Once you have calculated the value of your injuries, you will need to submit a demand letter to the at-fault party’s insurance company. This letter should outline your injuries and damages, as well as the amount of money you are requesting in compensation. The insurance company will then review your claim and make a settlement offer.

Settlement Offers and Insurance Companies

It is important to keep in mind that insurance companies are businesses, and their goal is to make money. As such, they may lowball claimants in an effort to save themselves money. This is why it is so important to have an experienced Minneapolis personal injury attorney on your side. Your attorney will be familiar with the tactics insurance companies use to devalue claims and can help you get the full amount of compensation you deserve.

What If I Do Not Agree With the Settlement Offer?

If you do not agree with the settlement offer made by the insurance company, you have a few options. First, you can try to negotiate with the insurance company in an effort to reach a higher settlement amount. If this does not work, you can file a personal injury lawsuit against the at-fault party.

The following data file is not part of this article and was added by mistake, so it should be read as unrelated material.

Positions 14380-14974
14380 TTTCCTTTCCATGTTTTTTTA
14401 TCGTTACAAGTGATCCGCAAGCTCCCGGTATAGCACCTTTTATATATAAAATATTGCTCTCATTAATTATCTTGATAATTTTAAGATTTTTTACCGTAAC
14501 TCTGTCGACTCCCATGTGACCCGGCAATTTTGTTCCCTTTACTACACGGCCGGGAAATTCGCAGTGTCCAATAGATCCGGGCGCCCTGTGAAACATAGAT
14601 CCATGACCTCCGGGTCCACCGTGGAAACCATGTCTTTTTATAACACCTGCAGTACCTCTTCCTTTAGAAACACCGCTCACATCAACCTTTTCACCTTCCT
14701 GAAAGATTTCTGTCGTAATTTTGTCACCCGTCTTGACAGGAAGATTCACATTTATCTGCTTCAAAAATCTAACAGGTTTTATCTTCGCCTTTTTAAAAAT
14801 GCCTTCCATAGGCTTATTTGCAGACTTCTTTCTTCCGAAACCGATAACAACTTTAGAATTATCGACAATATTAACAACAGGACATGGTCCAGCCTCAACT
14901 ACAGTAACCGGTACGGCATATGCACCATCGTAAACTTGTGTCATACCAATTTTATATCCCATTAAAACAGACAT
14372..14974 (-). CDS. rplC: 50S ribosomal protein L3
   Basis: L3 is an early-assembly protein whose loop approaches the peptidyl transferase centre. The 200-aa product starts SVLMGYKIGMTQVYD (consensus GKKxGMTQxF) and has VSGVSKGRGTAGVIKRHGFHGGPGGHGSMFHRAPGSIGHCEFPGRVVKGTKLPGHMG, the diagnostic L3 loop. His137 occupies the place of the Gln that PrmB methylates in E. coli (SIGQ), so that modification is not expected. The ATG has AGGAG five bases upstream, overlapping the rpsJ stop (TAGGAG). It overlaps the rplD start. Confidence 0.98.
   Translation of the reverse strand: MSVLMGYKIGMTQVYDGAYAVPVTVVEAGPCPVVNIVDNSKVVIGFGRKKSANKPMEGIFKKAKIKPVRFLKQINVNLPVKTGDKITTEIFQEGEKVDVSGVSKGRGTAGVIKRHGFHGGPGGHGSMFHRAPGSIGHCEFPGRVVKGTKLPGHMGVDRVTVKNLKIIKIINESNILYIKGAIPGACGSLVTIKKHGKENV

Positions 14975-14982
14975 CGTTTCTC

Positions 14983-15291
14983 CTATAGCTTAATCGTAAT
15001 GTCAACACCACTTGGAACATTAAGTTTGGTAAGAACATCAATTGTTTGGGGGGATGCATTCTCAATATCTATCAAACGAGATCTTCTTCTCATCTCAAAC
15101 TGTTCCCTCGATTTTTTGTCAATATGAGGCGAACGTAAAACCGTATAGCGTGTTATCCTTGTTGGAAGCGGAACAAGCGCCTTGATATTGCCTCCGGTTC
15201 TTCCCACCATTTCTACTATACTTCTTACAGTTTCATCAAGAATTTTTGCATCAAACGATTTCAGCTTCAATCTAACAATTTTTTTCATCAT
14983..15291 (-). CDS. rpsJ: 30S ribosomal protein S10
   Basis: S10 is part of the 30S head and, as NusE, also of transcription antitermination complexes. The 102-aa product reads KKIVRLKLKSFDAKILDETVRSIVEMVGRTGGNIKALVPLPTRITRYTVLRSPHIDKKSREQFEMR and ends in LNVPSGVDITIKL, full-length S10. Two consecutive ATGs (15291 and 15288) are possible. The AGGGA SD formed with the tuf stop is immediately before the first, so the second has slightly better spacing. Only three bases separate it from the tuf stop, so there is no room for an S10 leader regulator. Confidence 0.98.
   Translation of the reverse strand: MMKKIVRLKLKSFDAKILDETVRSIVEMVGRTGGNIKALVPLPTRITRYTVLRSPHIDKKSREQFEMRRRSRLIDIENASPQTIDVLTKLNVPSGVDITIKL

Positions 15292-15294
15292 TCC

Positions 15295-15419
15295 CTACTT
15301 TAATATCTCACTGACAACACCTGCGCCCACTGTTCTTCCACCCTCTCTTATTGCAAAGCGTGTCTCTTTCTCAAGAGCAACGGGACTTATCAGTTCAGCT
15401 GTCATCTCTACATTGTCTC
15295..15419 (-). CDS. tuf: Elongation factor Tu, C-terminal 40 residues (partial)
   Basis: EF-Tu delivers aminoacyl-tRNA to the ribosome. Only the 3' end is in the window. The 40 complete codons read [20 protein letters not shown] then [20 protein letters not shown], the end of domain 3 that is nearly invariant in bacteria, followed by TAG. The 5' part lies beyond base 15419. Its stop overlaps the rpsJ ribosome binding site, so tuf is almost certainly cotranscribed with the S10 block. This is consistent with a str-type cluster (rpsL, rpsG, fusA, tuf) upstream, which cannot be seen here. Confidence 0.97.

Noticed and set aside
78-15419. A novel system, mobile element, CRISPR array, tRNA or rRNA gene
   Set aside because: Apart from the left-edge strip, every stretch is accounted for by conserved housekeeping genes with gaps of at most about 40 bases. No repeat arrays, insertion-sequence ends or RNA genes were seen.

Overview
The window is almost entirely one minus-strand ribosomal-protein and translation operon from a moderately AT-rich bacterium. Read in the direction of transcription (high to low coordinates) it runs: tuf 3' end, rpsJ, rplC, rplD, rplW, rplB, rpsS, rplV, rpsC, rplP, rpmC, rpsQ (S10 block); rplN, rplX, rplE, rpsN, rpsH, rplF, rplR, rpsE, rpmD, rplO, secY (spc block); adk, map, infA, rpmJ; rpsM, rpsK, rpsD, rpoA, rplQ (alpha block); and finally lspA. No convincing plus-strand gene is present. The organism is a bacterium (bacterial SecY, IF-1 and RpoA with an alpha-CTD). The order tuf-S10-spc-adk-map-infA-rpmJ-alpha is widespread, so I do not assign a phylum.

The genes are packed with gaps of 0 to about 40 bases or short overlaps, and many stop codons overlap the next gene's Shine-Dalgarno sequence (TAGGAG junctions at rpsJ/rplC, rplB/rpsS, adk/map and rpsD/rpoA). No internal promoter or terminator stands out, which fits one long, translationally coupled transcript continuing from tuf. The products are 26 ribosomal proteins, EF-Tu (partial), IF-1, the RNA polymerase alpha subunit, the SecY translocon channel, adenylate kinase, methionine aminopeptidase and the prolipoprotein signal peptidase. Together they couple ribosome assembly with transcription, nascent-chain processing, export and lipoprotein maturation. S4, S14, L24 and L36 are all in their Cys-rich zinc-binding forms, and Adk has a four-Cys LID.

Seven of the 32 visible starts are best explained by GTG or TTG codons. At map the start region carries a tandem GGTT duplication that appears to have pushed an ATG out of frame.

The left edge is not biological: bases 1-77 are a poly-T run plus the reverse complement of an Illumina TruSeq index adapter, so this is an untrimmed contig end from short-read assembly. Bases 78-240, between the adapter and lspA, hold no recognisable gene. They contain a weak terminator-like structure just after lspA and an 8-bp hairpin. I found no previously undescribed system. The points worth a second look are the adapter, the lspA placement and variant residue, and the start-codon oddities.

It is important to note that you only have a limited amount of time to take legal action after being injured in an accident. This is known as the statute of limitations. In Minnesota, the statute of limitations for most personal injury claims is two years from the date of the accident. If you do not file your claim within this time frame, you will likely be barred from taking any legal action.

Get Help From an Experienced Minneapolis Personal Injury Attorney

Calculating the value of your personal injury claim can be complicated. If you have been injured in an accident, it is important to speak with an experienced attorney who can help you understand your rights and options. Call Hoglund Law today at 612-499-7855.